Bromley Armstrong was born in Kingston, Jamaica, into a family with strong roots in the working class and passionate ties to the labour movement. He was the fourth of seven children (the other siblings were Esmine, Eric Jr., Everald, Olive, George and Monica). Armstrong was born at a time when the political atmosphere in Jamaica was rampant with the call “Better must come.” His parents, Eric Vernon and Edith Miriam Armstrong (née Heron), instilled a strong work ethic and love of athletics that supported Bromley throughout his life.
Migration to Canada
Following the Second World War, a young Bromley Armstrong and his brother George decided to emigrate to Canada in search of education and employment. The economic hardships of the Great Depression and the untold human costs of the Second World War had left Jamaica in a state of turmoil, and employment opportunities were scarce. On 11 December 1947, Bromley and George boarded a plane at the Kingston airport bound for Toronto (via Miami; Washington, DC; Chicago; and Buffalo). They arrived two days later at Malton airport, which was later renamed Pearson Airport.
Motivated by his parents’ example of hard work and community involvement, Bromley Armstrong aspired to success in his new home of Canada. Although he initially had difficulty finding work, he was eventually hired by Massey-Harris (later Massey-Ferguson), an agricultural equipment manufacturer. As Armstrong wanted to be a welder like his father, he enrolled in the Chicago Vocational Training School, attending classes during the day while working at Massey-Harris at night. Armstrong became a member of the United Automobile Workers (UAW) Local 439 and soon became a leader in the Canadian trade union movement, toiling as a shop steward to improve conditions for industrial workers.
Social and Human Rights Activist
In addition to his work as a trade unionist, Bromley Armstrong was committed to community-based social action. He founded many organizations, including the Urban Alliance on Race Relations, Black Business and Professional Association, Canadian Ethnocultural Council, Jamaican Canadian Association, and National Council of Jamaicans and Supportive Organizations in Canada. He has also served on the Ontario Human Rights Commission, Ontario Labour Relations Board, Toronto Mayor’s Committee on Community and Race Relations, Ontario Advisory Council on Multiculturalism, and Board of Governors of the Canadian Centre for Police-Race Relations. However, Armstrong is probably best known for his involvement in the “Dresden story” and the Toronto “rent-ins” of the 1950s and 1960s.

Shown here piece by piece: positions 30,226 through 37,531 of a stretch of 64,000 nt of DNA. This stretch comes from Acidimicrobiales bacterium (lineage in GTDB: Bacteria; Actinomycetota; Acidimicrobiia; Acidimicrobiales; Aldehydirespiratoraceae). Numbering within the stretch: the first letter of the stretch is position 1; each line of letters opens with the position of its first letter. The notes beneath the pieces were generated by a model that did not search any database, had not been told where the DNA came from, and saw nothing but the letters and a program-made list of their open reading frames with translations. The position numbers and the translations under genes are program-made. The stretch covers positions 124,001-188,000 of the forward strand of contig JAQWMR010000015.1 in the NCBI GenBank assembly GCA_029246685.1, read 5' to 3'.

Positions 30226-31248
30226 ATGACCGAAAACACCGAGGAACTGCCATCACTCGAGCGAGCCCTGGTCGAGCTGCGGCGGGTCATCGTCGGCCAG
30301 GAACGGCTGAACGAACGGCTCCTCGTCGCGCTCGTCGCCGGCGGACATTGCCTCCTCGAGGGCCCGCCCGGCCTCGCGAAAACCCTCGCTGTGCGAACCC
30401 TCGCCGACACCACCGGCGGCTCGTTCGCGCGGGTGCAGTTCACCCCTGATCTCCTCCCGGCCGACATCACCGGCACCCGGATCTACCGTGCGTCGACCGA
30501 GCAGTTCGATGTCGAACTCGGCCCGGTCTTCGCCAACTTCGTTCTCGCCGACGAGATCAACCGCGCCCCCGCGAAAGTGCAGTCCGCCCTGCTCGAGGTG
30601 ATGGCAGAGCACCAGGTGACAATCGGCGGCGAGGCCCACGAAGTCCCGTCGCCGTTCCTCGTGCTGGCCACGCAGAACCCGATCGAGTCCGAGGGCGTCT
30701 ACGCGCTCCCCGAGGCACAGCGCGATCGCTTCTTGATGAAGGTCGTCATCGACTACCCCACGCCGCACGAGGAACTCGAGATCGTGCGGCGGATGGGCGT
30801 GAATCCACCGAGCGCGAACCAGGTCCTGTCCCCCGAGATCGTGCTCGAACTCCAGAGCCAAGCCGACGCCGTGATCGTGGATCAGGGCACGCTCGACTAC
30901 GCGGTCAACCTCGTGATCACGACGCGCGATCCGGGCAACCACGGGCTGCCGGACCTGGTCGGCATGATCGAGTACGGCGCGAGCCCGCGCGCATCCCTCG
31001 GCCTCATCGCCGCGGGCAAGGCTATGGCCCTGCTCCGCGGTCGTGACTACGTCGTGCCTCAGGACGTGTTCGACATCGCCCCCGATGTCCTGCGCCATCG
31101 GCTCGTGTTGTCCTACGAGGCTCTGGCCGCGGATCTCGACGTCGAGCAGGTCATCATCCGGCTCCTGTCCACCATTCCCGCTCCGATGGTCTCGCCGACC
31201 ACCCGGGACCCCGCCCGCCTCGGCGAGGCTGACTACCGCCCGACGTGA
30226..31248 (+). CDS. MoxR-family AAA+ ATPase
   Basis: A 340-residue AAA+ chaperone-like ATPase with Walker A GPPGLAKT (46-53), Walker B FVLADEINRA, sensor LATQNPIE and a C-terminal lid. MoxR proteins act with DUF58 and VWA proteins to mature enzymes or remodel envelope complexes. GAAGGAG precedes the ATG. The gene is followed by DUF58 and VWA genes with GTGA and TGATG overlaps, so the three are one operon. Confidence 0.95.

The Dresden Story
Although racism was not officially entrenched in Canadian society in the 1950s, in many ways its “unofficial” character made it much more difficult to navigate than in the United States, where segregation was the law in several states. Nowhere was this more dramatically revealed than in the history of Dresden, Ontario, a small, nondescript town close to the US border.
In the 19th century, Dresden was the home of Uncle Tom’s Cabin (see Josiah Henson) and the terminus of the legendary Underground Railroad, which brought refugees from enslavement in the United States to the promise of freedom in Canada (see also Black Enslavement in Canada). By the end of the Second World War, Blacks constituted close to 20 percent of Dresden’s inhabitants, but several restaurants and barbershops habitually refused to serve them. The irony of Dresden, Ontario — once a beacon of hope for Black people — turning into a bastion of racism wasn’t lost on early human rights activists.
Since 1948, the National Unity Association (NUA) of Chatham, Dresden and North Buxton had been fighting for social justice and racial equality. The work of the NUA led to groundbreaking legislation that prohibited discrimination in hiring (the Fair Employment Practices Act of 1951) and in housing and public places (the Fair Accommodation Practices Act of 1954) in Ontario. However, they were less successful in persuading the Dresden town council to end discrimination against Blacks (see Prejudice and Discrimination in Canada).